John et la République, Mémoires d’un perroquet is a whimsical adaptation of a true story from 1794 about a parrot accused of royalism during the Terror because it repeated “Long live the King! Long live the nobles! Long live our priests!”
Conceived as a philosophical tale, the film follows the crazy adventures of a parrot caught up in the turmoil of history, a privileged witness to human stupidity and cruelty, a hero in spite of itself in a world that is not its own and which it does not understand. By turns a voyeur and an actor of events, John makes his way through a world in upheaval, between royalist libertines and tyrannical democrats.
It is the story of a beast and human stupidity (bêtise). A stupidity of which everyone is a prisoner, just as the animal is deprived of humanity. A stupidity that rigidifies ideas and fossilizes us. “Stupidity,” as Flaubert said, “is something unshakeable; nothing attacks it without breaking itself against it. It is of the nature of granite, hard and resistant.” It is this stubbornness of spirit that can be seen on numb faces and that makes the fool advance with a sure and satisfied step. But it would be wrong to believe that stupidity returns us to a bestial state. Man’s bestiality is not similar to the animals. It is far more dangerous, for it is the source of injustice and cruelty.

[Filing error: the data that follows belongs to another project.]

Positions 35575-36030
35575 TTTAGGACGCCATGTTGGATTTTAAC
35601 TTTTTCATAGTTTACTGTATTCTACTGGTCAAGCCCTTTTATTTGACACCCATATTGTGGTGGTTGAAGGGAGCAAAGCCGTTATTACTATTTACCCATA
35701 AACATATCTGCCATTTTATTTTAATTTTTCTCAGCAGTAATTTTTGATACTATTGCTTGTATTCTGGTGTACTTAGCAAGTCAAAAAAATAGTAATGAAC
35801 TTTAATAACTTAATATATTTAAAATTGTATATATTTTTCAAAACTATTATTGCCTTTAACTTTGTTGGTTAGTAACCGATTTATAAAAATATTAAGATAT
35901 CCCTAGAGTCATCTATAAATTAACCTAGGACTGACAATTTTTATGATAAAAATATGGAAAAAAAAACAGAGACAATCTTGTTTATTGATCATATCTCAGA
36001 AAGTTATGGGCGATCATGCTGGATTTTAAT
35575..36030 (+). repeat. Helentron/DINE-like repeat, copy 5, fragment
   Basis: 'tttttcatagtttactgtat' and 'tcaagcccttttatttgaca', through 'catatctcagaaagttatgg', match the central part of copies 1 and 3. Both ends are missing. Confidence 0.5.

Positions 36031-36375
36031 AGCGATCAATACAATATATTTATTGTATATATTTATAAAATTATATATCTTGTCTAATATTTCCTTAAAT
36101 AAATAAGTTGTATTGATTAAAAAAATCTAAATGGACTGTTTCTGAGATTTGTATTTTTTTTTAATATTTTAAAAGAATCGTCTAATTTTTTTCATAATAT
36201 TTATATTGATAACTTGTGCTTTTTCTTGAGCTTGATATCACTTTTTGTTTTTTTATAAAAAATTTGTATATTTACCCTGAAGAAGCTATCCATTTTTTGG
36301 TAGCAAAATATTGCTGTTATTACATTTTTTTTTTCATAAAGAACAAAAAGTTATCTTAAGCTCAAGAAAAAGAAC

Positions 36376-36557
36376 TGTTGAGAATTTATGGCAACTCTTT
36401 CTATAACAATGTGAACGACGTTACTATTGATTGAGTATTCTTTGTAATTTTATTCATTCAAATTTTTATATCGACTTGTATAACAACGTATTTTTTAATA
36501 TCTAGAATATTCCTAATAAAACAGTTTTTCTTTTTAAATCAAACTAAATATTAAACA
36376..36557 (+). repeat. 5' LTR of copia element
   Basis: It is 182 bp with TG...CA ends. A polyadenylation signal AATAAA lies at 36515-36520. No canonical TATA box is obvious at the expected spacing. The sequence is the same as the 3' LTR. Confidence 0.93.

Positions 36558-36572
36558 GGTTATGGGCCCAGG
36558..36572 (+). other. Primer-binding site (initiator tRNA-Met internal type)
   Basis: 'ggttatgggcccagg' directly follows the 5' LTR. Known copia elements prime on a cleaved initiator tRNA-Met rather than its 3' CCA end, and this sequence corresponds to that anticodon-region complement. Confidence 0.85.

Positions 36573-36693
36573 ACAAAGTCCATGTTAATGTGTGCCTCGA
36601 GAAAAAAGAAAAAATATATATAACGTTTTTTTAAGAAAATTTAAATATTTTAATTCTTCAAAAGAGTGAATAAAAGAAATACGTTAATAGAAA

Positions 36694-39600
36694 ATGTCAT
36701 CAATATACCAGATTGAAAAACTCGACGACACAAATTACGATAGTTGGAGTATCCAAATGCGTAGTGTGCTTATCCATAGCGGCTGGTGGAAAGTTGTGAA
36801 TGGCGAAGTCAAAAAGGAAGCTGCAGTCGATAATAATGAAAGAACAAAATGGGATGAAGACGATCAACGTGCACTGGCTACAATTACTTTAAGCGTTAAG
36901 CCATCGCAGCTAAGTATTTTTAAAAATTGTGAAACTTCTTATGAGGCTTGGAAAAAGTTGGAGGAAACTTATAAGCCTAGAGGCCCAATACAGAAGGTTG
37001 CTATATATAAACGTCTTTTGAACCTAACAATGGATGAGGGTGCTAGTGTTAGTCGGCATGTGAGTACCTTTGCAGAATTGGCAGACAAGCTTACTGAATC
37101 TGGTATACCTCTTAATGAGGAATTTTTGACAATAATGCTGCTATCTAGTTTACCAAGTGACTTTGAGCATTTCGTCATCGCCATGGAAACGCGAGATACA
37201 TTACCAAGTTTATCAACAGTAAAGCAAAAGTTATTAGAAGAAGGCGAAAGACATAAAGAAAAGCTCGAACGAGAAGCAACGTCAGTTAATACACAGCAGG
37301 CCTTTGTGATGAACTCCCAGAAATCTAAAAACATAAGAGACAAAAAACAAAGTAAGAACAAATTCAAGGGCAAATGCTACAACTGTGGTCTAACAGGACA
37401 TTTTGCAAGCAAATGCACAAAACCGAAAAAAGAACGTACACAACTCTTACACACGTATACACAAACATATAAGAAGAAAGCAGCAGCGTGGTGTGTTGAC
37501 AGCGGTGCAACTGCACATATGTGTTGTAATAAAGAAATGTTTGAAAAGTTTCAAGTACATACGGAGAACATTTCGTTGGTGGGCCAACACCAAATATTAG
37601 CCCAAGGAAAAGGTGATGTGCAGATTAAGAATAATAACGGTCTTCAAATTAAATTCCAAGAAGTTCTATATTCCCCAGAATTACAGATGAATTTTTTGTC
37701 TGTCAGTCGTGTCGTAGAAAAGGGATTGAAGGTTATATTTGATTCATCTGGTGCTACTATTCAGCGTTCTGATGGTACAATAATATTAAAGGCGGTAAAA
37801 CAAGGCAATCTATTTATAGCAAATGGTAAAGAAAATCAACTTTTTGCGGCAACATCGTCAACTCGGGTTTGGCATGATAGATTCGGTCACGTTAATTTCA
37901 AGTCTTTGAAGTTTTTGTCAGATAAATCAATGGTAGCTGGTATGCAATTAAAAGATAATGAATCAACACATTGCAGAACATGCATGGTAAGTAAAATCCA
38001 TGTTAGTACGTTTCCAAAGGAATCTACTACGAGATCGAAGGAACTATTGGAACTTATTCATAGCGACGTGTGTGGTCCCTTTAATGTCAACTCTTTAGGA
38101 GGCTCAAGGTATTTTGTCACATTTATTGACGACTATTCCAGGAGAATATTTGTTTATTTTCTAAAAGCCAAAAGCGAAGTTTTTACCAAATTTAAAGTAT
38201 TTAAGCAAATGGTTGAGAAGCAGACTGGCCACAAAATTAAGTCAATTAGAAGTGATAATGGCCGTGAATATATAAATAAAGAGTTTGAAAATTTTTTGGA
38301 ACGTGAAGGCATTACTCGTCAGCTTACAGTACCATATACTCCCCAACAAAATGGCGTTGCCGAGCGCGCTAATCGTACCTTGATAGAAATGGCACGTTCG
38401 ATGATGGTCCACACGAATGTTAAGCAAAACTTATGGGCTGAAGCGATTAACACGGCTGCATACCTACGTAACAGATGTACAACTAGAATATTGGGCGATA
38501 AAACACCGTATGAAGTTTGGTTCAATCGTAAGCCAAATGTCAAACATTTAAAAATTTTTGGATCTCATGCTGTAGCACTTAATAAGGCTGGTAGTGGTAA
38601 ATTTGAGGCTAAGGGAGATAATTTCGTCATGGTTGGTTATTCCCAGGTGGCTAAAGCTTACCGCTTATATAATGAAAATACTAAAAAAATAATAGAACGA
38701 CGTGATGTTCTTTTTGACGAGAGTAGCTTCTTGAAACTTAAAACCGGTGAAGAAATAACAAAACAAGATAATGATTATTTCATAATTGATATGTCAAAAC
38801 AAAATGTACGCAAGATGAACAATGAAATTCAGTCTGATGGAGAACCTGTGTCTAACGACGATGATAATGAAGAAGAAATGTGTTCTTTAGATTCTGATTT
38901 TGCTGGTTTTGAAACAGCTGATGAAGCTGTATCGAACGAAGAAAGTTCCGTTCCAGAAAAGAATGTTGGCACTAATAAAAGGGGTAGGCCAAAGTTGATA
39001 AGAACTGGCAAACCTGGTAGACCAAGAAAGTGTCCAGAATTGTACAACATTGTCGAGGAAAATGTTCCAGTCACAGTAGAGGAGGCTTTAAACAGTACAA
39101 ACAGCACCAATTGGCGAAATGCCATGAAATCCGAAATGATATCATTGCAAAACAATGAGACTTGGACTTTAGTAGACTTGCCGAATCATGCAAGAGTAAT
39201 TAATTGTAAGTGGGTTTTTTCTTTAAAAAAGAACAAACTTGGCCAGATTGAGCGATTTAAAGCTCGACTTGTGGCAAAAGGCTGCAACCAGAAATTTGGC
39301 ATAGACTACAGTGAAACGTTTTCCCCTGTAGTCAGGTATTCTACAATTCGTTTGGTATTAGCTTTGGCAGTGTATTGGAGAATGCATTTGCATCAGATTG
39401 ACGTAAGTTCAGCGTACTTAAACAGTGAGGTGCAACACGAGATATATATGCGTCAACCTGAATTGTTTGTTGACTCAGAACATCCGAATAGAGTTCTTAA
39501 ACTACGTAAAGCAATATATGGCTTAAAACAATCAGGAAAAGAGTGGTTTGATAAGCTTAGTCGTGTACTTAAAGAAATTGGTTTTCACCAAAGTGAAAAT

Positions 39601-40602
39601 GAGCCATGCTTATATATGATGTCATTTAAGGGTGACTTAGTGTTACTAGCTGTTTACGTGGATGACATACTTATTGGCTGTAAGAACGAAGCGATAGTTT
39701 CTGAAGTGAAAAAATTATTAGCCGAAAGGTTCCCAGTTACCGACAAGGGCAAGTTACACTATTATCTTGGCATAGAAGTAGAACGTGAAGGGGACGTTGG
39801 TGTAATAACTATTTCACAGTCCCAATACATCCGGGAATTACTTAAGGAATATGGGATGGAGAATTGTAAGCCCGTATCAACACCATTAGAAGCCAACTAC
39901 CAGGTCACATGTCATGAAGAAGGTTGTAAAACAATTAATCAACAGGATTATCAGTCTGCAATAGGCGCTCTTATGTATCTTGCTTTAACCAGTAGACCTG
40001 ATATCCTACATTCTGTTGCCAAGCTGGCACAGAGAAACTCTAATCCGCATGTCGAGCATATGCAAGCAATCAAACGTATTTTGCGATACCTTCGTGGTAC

Charlotte Pouyaud is a French artist and filmmaker born in 1995. She graduated from l’École des Beaux-Arts in Bordeaux as well as obtaining a master’s degree in Philosophy. She makes fiction films in which she stages miscellaneous news, historical events and topical situations, using the potential of drama in order to unfold them, most often in a tragicomic register.
Production : Le Fresnoy, Studio national des arts contemporains